This is especially common for LED TVs, though it eventually happens for all screen types.
This can make the screen difficult to see, especially in broad daylight.
Though you can try to make the picture brighter in the settings, it will never be the same as it once was.
So, the best solution is to either pay for expensive repairs or purchase a new TV altogether.
TV speakers weaken over time, and playing sound 24/7 will quicken this process, especially if the volume is set to “high.”
You may find you’re unable to hear what people on-screen are saying or that soundtracks sound distorted. This can be extremely distracting, and you may have to purchase an external sound system, which can be expensive.
Your TV may begin to lag if it’s always left on.
This will make it more difficult to open and close apps on smart TVs, navigate the settings, and play fast-paced video games.
Lagging will quickly become noticeable and decrease your TV’s value since things like scrolling, streaming, and gaming will become difficult.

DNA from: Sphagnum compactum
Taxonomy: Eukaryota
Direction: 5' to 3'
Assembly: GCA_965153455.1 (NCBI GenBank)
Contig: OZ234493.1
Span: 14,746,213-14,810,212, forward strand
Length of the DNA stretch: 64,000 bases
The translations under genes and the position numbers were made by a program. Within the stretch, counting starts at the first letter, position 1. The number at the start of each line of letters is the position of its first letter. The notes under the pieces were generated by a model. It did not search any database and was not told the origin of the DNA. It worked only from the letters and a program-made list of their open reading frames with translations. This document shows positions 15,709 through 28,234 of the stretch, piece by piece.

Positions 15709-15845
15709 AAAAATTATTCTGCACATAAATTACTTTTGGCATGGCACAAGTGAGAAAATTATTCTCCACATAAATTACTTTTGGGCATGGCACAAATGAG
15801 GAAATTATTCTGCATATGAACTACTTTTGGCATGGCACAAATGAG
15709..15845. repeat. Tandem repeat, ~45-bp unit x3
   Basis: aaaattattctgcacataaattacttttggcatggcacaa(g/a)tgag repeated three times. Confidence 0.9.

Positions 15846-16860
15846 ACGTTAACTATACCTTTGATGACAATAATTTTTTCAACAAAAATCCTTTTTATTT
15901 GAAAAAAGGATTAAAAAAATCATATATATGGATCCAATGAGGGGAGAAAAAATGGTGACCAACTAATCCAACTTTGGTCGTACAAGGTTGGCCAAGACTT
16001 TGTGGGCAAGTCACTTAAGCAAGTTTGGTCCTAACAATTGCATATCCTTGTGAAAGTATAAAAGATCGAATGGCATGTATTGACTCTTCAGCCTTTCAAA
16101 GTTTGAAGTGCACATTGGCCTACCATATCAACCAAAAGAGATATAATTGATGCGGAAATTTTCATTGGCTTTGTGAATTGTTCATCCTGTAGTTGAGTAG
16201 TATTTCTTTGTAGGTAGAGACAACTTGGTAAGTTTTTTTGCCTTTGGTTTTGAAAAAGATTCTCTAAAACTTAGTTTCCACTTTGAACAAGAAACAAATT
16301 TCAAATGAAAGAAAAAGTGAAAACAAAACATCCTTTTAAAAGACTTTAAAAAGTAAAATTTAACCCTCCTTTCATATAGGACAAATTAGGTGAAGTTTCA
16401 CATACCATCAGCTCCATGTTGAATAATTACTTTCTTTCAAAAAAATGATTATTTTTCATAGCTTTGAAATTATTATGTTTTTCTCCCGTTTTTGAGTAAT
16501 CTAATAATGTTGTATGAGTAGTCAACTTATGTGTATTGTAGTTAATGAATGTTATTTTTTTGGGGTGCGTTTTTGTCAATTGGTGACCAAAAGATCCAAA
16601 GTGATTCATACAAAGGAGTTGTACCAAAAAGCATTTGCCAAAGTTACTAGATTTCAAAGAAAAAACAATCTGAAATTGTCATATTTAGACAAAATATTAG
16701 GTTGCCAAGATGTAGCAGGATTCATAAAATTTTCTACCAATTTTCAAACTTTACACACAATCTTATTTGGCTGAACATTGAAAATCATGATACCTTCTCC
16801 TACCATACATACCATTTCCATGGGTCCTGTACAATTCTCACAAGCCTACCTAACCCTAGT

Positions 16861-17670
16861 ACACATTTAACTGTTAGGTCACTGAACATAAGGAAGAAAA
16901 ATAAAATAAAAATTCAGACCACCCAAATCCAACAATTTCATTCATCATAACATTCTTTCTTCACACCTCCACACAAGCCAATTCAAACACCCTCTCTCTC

Overheating (For Smart TVs)
While regular TVs usually maintain the same internal temperature, smart TVs tend to overheat.
This is because, like your smartphone and computer, smart TVs also connect to the internet and can download and use apps. This uses a lot of energy, which can cause the TV to overheat.
So, constantly using your TV could cause it to frequently overheat, damaging it.
Increased Chance of Burn-In
You may think burn-in is a thing of the past, but you’d be wrong.
Burn-in refers to when a still image on-screen “burns into” the TV, remaining there even when you turn the TV off or play something else. It often happens when you pause a film for several hours at a time, especially if the static picture contains large, dark areas and brightly-colored spots.
New OLED TVs have shockingly high rates of burn-in, making it essential to ensure the picture is constantly moving. So, if you like falling asleep to Netflix, which will ultimately pause on the “Still Watching?” screen, be aware of burn-in and turn your TV off instead.
While the appearance of burn-in can be minimized, it’s best to avoid it altogether.
A TV’s lifespan measures how many hours you can use a TV before expecting to see obvious signs of degradation.
Every TV model will boast a specific lifespan, so check your user manual for more information.